Art and Culture 

Hugh Maaskant, another Dutch Modernity

A Pragmatist of Progress

Luis Fernández-Galiano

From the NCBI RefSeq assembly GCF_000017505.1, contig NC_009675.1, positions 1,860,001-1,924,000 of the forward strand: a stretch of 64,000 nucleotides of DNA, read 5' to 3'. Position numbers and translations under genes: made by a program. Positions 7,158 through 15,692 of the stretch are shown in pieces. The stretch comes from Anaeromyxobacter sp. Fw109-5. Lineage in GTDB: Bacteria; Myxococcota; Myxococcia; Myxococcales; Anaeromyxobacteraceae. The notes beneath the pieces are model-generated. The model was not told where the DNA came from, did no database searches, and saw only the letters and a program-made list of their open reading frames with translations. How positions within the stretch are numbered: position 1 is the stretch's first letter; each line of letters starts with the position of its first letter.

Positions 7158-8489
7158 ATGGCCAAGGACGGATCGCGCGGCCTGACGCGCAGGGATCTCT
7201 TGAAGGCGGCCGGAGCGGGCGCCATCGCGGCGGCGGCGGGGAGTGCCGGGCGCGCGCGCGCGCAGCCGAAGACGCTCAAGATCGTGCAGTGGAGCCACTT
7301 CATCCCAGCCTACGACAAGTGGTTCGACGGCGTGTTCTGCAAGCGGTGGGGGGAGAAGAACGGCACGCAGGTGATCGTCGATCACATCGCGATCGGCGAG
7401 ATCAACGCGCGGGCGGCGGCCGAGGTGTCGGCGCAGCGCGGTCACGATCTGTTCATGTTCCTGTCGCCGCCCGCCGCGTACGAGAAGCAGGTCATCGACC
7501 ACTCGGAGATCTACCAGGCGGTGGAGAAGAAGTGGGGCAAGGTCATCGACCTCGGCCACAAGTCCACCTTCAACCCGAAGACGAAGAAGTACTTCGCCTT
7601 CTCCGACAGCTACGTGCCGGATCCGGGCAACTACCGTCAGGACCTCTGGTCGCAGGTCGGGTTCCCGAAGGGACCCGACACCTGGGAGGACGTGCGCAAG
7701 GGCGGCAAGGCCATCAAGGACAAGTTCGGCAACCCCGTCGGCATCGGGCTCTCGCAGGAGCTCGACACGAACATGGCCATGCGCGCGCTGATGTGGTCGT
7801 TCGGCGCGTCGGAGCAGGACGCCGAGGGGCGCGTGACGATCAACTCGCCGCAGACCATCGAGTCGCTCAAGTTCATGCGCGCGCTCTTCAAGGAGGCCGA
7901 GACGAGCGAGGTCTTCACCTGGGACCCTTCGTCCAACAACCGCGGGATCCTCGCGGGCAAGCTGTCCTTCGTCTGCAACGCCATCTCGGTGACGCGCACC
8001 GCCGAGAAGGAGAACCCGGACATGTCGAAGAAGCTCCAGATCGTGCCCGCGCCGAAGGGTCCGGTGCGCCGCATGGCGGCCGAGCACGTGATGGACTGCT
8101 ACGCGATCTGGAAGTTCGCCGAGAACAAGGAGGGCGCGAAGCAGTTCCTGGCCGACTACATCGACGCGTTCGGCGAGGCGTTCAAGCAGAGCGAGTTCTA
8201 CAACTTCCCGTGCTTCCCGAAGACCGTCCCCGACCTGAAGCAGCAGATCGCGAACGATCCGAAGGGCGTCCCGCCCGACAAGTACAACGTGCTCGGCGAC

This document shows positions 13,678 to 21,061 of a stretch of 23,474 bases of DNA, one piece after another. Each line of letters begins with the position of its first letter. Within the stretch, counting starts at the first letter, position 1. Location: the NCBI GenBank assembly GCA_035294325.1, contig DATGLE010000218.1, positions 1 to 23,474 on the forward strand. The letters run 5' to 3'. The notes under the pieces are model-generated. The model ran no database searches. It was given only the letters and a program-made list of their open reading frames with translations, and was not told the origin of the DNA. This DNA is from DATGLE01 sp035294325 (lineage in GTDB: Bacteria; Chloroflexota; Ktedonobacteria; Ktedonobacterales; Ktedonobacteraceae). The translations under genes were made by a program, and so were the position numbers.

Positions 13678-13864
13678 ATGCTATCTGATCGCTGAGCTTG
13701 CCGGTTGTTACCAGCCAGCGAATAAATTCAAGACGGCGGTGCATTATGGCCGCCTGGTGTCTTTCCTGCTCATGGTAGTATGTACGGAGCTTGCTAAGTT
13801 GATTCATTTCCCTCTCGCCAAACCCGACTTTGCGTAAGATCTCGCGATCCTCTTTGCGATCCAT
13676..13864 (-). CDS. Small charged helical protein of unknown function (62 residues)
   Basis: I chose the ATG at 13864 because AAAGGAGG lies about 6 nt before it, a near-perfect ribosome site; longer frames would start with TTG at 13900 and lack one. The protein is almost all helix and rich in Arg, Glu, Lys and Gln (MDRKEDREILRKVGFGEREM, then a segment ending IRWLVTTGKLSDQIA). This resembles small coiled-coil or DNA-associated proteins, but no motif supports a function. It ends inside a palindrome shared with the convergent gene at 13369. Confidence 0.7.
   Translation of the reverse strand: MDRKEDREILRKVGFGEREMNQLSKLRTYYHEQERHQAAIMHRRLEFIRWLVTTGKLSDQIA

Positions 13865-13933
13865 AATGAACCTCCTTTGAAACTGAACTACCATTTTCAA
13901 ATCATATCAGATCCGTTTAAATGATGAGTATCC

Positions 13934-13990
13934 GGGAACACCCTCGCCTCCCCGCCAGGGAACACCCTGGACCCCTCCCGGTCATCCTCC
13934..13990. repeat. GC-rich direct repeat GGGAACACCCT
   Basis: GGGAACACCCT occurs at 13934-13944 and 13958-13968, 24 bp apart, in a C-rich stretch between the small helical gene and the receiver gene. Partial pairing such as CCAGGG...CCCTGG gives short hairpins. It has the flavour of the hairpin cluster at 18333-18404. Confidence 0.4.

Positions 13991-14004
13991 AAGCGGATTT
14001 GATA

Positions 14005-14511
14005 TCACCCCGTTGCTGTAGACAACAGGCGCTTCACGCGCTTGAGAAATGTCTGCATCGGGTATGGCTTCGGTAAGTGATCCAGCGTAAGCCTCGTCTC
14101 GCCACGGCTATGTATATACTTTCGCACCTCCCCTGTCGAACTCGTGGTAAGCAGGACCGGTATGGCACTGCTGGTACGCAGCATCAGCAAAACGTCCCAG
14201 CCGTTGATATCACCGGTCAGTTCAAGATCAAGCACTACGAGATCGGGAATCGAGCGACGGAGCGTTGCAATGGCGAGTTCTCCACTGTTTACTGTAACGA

Hugh Maaskant (1907–1977) was the most important Dutch architect of the postwar, the author of huge complexes that with bold optimism and technical efficiency expressed modernity’s capacity to reconstruct a devastated country. From his office in Rotterdam – a city completely destroyed by bombings – Maaskant raised factories, offices, dwellings, schools, hotels, corporate headquarters, and public buildings that in the course of a generation transformed the Netherlands into a welfare state and then a consumerist society. Often considered an authoritarian technocrat who imported American organizational methods and design pragmatism – in contrast with the idealist humanism of Aldo Van Eyck, Herman Hertzberger, or Jaap Bakema –, the influential Maaskant was forgotten after his death, in spite of the admiration of Rem Koolhaas, Winy Maas, Adriaan Geuze, or Willem Jan Neutelings, all of whom have their offices in Maaskant buildings...

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